By Stefan J. Bos, Chief International Correspondent BosNewsLife
KARAJ, IRAN (BosNewsLife)-- An evangelical pastor who has been jailed in Iran for his Christian activities says he has been told by a court to remain behind bars because he "did not change".
Speaking to BosNewsLife through an interpreter, Pastor Behnam Irani made clear he remained faithful to Christ, despite court pressure to return to Islam.
"I've the joy of the Holy Spirit. I'm very thankful for Christian activists who are fighting alongside with us," added the pastor.
Irani, 43, began a one-year prison term in 2011 but was later told he would also have to serve a five-year, previously suspended, sentence for "crimes against national security".
There has also been concern he may face execution after a court advised such a sentence for alleged "apostasy", or abandoning Islam.
Christians have linked the sentence to Irani's Christian activities as an effective evangelical pastor of a 300-strong house church congregation of the evangelical Church of Iran movement.
The pastor is held at the Ghezel Hesar Prison in Karaj city, one of the toughest jails in the country, some 20 kilometers (12 miles) west of the nation's capital Tehran.
He confirmed that the mistreatment and poor hygiene in the prison left him in poor health, including reported intestinal problems and rheumatism, but said he is "is fighting".
Despite the difficulties, he told BosNewsLife he was "doing fine" as his Christian faith keeps him strong.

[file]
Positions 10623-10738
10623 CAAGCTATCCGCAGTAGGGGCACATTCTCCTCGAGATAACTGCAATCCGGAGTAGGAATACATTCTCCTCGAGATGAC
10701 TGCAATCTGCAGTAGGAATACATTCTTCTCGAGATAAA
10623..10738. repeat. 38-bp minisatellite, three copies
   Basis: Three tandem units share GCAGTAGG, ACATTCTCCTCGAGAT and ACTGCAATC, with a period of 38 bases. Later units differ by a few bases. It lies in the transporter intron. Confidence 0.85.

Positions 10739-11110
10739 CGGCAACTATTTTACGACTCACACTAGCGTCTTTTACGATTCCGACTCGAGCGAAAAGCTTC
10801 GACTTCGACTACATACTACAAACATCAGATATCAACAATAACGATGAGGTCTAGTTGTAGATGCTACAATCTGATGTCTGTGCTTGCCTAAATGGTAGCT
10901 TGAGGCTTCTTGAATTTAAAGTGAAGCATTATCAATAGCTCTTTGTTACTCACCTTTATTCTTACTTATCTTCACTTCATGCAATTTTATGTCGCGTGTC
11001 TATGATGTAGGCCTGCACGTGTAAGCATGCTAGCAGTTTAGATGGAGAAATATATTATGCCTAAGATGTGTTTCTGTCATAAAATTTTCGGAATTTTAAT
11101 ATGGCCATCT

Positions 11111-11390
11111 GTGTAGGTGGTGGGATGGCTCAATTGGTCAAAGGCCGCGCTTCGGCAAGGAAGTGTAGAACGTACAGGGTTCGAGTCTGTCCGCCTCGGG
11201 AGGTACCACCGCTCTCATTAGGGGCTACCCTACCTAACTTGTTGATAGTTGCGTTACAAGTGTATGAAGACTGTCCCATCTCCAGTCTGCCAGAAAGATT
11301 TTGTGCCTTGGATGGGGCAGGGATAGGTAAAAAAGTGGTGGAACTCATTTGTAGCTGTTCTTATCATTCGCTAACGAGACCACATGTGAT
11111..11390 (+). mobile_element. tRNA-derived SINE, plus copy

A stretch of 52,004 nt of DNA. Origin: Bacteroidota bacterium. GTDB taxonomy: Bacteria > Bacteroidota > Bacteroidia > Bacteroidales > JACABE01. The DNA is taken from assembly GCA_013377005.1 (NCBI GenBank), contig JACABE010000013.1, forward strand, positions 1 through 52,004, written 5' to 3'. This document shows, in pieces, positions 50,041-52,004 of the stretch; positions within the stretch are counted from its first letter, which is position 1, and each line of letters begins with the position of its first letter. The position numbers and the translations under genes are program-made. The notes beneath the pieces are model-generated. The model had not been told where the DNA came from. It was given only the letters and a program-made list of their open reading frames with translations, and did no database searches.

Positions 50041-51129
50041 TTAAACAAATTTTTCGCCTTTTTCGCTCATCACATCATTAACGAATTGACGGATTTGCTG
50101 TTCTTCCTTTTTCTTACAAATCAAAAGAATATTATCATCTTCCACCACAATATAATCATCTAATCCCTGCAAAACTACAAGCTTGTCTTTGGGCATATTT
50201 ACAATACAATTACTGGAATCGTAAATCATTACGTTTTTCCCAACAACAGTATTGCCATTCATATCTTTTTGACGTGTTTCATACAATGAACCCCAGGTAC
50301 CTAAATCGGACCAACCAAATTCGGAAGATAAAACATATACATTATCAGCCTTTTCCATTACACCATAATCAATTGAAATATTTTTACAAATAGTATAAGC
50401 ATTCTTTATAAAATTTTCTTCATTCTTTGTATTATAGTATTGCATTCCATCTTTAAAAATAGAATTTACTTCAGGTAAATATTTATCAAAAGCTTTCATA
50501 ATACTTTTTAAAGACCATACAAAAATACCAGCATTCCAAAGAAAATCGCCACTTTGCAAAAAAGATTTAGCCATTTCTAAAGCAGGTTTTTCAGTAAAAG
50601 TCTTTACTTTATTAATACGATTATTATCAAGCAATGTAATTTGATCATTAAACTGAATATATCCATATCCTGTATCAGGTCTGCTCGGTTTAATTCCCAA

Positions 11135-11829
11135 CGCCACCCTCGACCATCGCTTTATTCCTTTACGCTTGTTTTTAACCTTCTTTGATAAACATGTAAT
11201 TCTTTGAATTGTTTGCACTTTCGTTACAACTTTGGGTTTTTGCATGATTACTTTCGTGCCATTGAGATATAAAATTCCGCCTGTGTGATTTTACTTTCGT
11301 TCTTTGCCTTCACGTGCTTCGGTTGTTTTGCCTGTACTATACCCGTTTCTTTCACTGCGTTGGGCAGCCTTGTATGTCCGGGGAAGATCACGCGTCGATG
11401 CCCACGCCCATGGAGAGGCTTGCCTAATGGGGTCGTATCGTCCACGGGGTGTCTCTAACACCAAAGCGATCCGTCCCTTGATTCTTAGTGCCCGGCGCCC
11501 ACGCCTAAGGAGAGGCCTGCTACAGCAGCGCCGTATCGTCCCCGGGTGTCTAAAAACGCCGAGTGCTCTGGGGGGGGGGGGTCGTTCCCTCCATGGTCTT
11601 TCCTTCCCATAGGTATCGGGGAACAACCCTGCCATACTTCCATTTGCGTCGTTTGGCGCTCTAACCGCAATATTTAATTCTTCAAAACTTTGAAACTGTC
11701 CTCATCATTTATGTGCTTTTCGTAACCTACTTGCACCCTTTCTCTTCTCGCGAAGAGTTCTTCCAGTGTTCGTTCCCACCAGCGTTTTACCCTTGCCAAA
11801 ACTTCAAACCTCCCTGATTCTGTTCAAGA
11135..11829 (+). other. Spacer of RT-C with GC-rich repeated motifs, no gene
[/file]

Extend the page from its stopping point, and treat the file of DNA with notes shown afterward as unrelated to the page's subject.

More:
On Monday, September 23, Irani said, he had been able to meet his wife and two young children.
His family has been trying to ask a local court "to pardon" him and allow the pastor to be released from prison.
"However a judge said he could not do so because I did not change my way", Irani said.
A local court reportedly made clear he could be pardoned and released from prison only if he repented and returned to Islam. The pastor said he has refused and remains faithful to Christ.
Yet his friend Firouz Khandjani, a council member of the 'Church of Iran', is hopeful that the pastor may be released soon as Iran's recently elected President Hassan Rouhani already freed several political prisoners.
"The president has to reconcile all society. Christians are Iranian citizens as others," Khandjani told BosNewsLife.
"We hope that the president will take necessary step for an inclusive national reconciliation and he will end three decades of persecution and discrimination against Christians and minorities," he added.
Khandjani said his church "will be praying for the pastor's freedom and the president's success despite the difficult situation" in the heavily Islamic country.
Several Christian rights activists have urged Christians around the world to write to there parliamentarians and Iranian embassies to ask for his release.
Besides Irani, several other Christians remain behind bars on what their supporters call trumped-up charges linked to their faith.
Among them is also Iranian-American Pastor Saeed Abedini, who has written a letter to the Iranian president appealing for him to consider his case and to call for his release.
Saeed was sentenced to eight years imprisonment on charges linked to his Christian faith and work. Thursday, September 26, marks his first anniversary in prison.
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